and scary place, you clutch onto the person you're with and can't let go. Address your
depression, and you'll find yourself, if not a cougar or puma or jaguar, then a happier
Dear Mr. Blue,
I am a 34-year-old short story writer whose dilemma has to do with the
25-year-old woman I have been involved with for the past nine months.
She doesn't read, except for the occasional detective story and astrology book. But novels
and short stories have no place in her life. She is very beautiful
and sweet, a good, intelligent person who supports my dream to write.
In short, she is everything I could ever want, save for her lack of interest in literature.
She talks about our settling down in a half-joking way, and I feel the
panic raise itself. I am divided, in that I like her, but worry about
her not being a part of my writing life. We connect on the basic levels
of values and attraction, but when it comes to talking about authors and books, offering up
useful feedback for my work, I find she has very little to say. My fear is that I may
be shortchanging myself by not being with a partner who could take me further along in my
writing with her insight and commentary. Of course the flip side would be to date a fiction
writer, something I have absolutely no desire to do (one of me is quite
You're right that one of you is enough. Yours is the whiniest letter I've seen
in a coon's age. You're worried that this beautiful and good and intelligent and sweet person
may not be a worthy professional asset to you? Pardon me while I throw up. Whatever
happened to passion and romance? Bubbie, do this fine lady a favor and tell her you're not
good enough for her and send her on her way. Clearly, you don't love her. Go write your
short stories and hook up with a woman who can copy edit, but if you ask me, it'll take more
than insight and feedback to make a writer of you -- anyone who can write, "We connect on
the basic levels of values and attraction," is not what I call a great talent -- but you didn't
Dear Mr. Blue,
I have a degree in English, work in Web site development, read voraciously, am happily
married and have a few precious, wonderful friends. I have lots of projects that I plan --
cross-stitch kits, a personal Web page, photo albums, scrapbooks -- and I start work on them
and get overwhelmed and never finish. The project looms large and I get intimidated and
quit. Also, I feel guilty about spending time on stuff that's just for me. But ironically, I don't
feel guilty about watching television or reading for hours. How do I get motivated?
Push Me, Please
It's only human to be ambitious and conceive large and noble projects that
languish for a while and then die a quiet death on the shelf. The landfills of America are full
of unfinished cross-stitch kits and scrapbooks. The country survives without them.
Civilization marches on. Don't punish yourself over this. There's a natural selection process
going on here, whereby you lay out what you believe you should be doing and then you do
what you really want to do. You're motivated just fine.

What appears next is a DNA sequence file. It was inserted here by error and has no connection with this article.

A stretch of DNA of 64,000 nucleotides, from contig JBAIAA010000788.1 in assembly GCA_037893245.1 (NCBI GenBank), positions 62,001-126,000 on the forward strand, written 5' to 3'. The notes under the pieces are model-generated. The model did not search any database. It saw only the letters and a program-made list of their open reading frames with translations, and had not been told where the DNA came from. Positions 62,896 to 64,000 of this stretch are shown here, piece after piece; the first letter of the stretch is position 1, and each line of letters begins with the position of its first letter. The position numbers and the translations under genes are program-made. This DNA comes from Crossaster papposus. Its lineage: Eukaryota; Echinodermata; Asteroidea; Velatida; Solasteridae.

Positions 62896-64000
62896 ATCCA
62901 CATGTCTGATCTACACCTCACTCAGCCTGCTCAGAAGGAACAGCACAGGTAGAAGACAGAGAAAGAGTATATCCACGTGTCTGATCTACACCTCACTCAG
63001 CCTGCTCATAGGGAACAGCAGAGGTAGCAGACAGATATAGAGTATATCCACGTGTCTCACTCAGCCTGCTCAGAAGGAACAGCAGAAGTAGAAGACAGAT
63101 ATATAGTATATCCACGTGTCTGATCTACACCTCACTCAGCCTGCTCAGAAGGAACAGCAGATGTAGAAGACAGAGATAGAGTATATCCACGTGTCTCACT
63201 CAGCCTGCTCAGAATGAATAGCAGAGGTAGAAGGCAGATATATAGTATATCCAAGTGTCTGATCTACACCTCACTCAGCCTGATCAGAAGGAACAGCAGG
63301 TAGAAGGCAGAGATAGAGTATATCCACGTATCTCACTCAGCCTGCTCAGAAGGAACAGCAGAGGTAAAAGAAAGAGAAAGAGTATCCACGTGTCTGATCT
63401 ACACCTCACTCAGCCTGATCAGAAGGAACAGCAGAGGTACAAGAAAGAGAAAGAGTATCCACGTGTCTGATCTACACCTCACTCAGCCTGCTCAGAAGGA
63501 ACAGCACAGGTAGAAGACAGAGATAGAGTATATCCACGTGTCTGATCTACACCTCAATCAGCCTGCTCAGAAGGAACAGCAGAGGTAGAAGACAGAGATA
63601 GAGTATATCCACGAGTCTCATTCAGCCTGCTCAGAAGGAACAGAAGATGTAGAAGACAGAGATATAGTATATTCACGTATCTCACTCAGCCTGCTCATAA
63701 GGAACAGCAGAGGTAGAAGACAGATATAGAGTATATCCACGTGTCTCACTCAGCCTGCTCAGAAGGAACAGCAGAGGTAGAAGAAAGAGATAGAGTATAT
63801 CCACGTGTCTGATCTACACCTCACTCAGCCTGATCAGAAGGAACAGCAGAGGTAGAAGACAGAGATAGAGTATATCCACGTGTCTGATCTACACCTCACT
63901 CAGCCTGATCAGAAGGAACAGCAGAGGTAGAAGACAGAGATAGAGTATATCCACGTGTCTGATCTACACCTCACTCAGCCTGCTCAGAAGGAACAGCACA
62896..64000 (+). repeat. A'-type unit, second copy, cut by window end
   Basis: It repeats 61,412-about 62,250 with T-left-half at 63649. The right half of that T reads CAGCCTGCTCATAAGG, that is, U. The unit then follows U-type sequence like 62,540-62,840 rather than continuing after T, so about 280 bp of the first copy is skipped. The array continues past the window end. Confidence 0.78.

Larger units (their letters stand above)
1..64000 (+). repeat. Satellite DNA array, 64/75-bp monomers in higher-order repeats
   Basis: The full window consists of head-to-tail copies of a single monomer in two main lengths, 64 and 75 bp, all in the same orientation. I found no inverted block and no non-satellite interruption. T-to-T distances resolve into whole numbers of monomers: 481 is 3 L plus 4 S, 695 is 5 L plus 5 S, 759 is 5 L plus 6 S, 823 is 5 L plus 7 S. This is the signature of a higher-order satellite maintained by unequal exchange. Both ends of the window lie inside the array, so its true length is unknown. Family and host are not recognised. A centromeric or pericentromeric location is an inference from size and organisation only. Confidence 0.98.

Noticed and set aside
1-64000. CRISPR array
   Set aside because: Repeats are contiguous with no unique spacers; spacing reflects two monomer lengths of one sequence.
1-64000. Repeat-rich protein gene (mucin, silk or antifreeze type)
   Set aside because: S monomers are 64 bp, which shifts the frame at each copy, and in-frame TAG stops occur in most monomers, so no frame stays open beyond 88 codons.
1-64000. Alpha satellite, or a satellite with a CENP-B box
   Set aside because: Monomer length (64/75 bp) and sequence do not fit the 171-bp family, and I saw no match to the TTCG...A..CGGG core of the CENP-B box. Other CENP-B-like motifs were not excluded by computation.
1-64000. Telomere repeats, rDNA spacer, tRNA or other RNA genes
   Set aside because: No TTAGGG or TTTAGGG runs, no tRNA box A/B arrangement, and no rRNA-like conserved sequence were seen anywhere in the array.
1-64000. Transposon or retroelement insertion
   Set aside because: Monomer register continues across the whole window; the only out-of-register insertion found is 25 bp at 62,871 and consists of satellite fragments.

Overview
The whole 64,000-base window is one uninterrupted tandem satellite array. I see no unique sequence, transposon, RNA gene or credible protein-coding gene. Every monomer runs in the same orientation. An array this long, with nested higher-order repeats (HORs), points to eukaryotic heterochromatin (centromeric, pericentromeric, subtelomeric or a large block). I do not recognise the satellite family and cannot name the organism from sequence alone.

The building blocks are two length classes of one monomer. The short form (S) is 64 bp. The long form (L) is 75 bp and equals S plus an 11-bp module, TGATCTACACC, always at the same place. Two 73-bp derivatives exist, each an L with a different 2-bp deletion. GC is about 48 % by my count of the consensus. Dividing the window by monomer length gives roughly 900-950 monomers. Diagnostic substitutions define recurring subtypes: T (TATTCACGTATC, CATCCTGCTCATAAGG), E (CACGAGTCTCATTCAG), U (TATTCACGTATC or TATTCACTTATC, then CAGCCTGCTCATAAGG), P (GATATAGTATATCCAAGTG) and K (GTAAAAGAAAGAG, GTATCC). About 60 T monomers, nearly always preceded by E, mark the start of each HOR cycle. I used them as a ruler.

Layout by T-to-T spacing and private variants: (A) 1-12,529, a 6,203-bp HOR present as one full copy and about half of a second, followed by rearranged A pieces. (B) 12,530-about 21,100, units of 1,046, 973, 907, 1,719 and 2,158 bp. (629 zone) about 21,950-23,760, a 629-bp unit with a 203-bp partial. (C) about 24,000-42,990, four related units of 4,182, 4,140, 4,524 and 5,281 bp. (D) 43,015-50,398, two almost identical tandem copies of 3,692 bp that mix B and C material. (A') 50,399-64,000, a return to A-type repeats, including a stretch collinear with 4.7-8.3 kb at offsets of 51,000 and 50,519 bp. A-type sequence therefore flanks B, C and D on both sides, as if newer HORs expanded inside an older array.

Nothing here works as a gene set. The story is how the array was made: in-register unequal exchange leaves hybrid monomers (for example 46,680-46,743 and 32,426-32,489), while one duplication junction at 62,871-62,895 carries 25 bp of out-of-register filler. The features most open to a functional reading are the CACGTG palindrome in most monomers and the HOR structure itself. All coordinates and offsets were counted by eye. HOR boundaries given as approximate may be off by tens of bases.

Dear Mr. Blue,
How do you maintain a sense of self in a marriage?
How do you spend years discovering who you are and
then agree to merge with another? How do you come to
depend on someone else, and trust them, when you know
life is known to throw curveballs, and who really
knows how things will turn out? I'm young, I'm forming
myself, I'm trying to listen, I'm trying to learn.
But why are so many "adults" unhappy? Why aren't
people taking care of themselves? If life is about
evolving and developing and learning, why do so
many people seem to be moving backward? How can we
know who or what to trust anymore? What is it that
people aren't listening to that leads them to ask,
"How did I wind up here??"
I Don't Wanna Be Blue
Once one moves past the infantile gratification stage of life, one gradually learns to
accept a measure of pain and unhappiness as the price of progress and eventually one learns
that unhappiness is a fundamental part of life. Suffering is unavoidable. There can be no
human dignity without it. If one seeks to eliminate uncertainty and unhappiness from one's
life, then one must lead a very small life. I don't recommend marriage to anyone who can't
hit a curveball, but you need to be able to endure a lot of strikeouts without feeling ashamed
of yourself. In any marriage, in any theater of human endeavor, people regularly make dumb
mistakes, say dumb things, feel blue, feel they are moving backward, feel they can't trust
anybody, ask how they wound up in this predicament, and then they go to bed and wake up
and it's a new day.
Dear Mr. Blue,
About 18 months ago, I managed to fall in love online with a man in
Italy. (I live in the U.S.) A few months after we met, I found out that he is married. I was
hurt and furious. But we kept chatting online and in January, we spent 10 days together in
England and had a really wonderful time. He paid for everything; he's a doctor. We've
grown even closer since then and chat online nearly every day. He calls me two or three
times a week. He sent me some lovely jewelry for my birthday. We are planning to meet in
Italy for several days in March of next year. At one time, I was sure I could end the
relationship, or let it fade, but now I'm not. He puts a lot of